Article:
|In '96 I wanted to get into bigger sized
lowrider model cars and since they are
hard to find as a standard modelkit I
had to look for other options.
I found some RC car bodies at my
local RC store but they were just not
the right models to use for a cool
lowrider car. In '98 I flew out to Cali
to do some filming for Vans shoe co.
and that was the oppertunity for me to
go to Pegasus Hobbies down in
Greenleaf Whittier East L.A. I hooked
up with David Garcia and he showed
me the Pegasus 1/10 scale '64 Chevy
Impala bodies...the perfect choice for
my next lowrider project!
So I went home with a bunch of these clear lexan bodies ready to build a massive Chevy
|The lowrider wire wheels are custom made
using the 1/10th Pegasus wirewheels, PVC
cap and gold sticky foil.
I cut the wires out of the rim and trimmed it
so that it could be places inside the PVC cap
that I found at my local hardware store and
is normally used for plumbing.
I cut some of the gold foill and applied it on
the inside of the wheels rim and on the edge
by making a bit warm and stretch foiling it.
the tire comes from a 1/12 Revell model kit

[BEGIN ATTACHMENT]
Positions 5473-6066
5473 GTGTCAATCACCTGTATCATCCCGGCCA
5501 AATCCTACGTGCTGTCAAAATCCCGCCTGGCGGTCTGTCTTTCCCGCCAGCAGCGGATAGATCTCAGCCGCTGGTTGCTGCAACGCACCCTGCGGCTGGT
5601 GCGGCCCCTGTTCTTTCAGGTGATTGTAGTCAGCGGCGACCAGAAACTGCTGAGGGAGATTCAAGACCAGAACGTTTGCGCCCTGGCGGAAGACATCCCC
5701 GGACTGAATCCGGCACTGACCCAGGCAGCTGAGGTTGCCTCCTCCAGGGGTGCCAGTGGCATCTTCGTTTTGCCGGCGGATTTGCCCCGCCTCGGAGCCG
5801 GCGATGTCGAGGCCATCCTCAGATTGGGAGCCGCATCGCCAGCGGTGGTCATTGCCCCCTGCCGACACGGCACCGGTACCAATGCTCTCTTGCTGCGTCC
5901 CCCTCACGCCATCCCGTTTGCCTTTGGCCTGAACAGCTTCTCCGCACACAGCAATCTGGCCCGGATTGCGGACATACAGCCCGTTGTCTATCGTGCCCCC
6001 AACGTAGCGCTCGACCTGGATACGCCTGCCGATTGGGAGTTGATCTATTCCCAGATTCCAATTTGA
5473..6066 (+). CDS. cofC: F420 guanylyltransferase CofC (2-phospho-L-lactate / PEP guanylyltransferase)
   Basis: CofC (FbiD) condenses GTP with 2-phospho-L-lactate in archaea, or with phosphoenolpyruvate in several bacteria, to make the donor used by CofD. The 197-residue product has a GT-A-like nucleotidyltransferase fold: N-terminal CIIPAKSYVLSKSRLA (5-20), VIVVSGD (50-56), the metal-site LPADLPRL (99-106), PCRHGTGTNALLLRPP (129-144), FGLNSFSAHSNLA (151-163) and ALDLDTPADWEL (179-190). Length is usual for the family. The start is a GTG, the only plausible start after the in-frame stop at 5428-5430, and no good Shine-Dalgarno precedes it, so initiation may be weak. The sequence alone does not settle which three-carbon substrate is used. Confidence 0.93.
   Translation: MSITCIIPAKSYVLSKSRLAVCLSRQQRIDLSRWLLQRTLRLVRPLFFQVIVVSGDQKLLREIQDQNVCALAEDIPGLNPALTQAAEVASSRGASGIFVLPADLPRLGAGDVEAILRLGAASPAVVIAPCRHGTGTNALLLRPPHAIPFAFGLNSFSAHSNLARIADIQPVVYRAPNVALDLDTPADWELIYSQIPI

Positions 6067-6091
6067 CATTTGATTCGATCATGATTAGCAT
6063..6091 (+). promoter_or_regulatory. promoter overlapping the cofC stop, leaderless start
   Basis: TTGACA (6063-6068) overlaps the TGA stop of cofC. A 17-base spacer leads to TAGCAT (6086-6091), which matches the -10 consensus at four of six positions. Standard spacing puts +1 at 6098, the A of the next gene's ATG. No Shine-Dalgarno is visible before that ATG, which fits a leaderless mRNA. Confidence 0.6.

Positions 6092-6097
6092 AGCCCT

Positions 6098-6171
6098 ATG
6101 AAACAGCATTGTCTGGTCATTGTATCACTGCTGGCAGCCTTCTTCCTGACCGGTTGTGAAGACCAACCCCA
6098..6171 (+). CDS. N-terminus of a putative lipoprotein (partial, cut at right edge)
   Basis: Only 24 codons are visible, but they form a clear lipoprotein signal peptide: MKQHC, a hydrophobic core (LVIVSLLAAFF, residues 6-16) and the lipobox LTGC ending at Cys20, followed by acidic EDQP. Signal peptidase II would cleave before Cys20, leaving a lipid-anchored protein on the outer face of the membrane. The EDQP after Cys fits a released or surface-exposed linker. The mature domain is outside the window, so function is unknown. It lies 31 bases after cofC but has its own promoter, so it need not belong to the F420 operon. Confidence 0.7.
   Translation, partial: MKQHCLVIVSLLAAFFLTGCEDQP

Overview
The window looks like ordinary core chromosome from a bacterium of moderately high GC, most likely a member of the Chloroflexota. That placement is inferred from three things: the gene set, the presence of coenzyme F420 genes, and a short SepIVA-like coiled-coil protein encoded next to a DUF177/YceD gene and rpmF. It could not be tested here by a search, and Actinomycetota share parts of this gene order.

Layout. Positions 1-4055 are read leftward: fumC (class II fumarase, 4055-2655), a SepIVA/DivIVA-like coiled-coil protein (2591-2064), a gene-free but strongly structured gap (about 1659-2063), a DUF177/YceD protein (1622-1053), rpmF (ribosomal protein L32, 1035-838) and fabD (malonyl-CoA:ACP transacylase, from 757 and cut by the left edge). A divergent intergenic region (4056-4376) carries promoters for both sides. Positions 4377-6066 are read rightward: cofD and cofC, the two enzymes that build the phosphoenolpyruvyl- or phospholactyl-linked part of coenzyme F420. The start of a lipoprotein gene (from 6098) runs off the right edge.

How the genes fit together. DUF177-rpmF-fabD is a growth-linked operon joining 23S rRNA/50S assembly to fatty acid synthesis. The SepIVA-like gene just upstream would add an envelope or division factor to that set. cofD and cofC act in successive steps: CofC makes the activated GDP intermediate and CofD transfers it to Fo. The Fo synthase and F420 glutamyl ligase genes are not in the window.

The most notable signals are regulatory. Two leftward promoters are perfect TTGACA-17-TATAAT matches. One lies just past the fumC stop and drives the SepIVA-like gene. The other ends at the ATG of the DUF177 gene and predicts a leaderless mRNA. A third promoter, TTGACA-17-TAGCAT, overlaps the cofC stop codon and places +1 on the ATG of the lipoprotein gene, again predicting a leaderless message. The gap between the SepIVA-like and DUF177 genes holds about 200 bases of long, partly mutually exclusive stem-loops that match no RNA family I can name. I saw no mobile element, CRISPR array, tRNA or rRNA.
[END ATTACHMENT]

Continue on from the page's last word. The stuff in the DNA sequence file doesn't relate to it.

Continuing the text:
and the whitewall is sprayed on using white
lexan paint this trick works rather well since
it holds very well is scratch proof and flexible.
The knock offs came with the Pegasus
wire wheels but they are really too big but
at the time I couldn't find a better alternative.
putting the tire in a warm bath of water helps
to get tire on the rim more easilly.
|For the chassis I used 3mm thick styrene and
created a scratch build setup using 380 motors
and gears. The motor and gear configuration is
really powerfull and result in superfast action.
The setup itself looks rather complex although
the working of it is very simple and is very similar
to the RC '70 lowrider setup.
| Two arms "cylinders" are attached with nuts
and bolts to the alluminum arm that holds the
drive motor. Two strong lines on each side of
the chassis pull the "cy linders" down to the
chassis making the car jump up. On the front
I build a shaft and big U-bar that is pulled down
by another strong 380 motor.
|I use very strong fishing cord because it's
flexibleand really though, only now and then I
have to replace the hopper line. What also helps
preventing wear and tear is to have the line run
over a piece of metal tubing with a fairly large
diameter instead of a rod.
|Here's how I constructed the rear suspension,
It's all pretty primitive but it still works. Note that
the drive motor never worked the fact that it
couldn't steer was the main reason for me not to bother.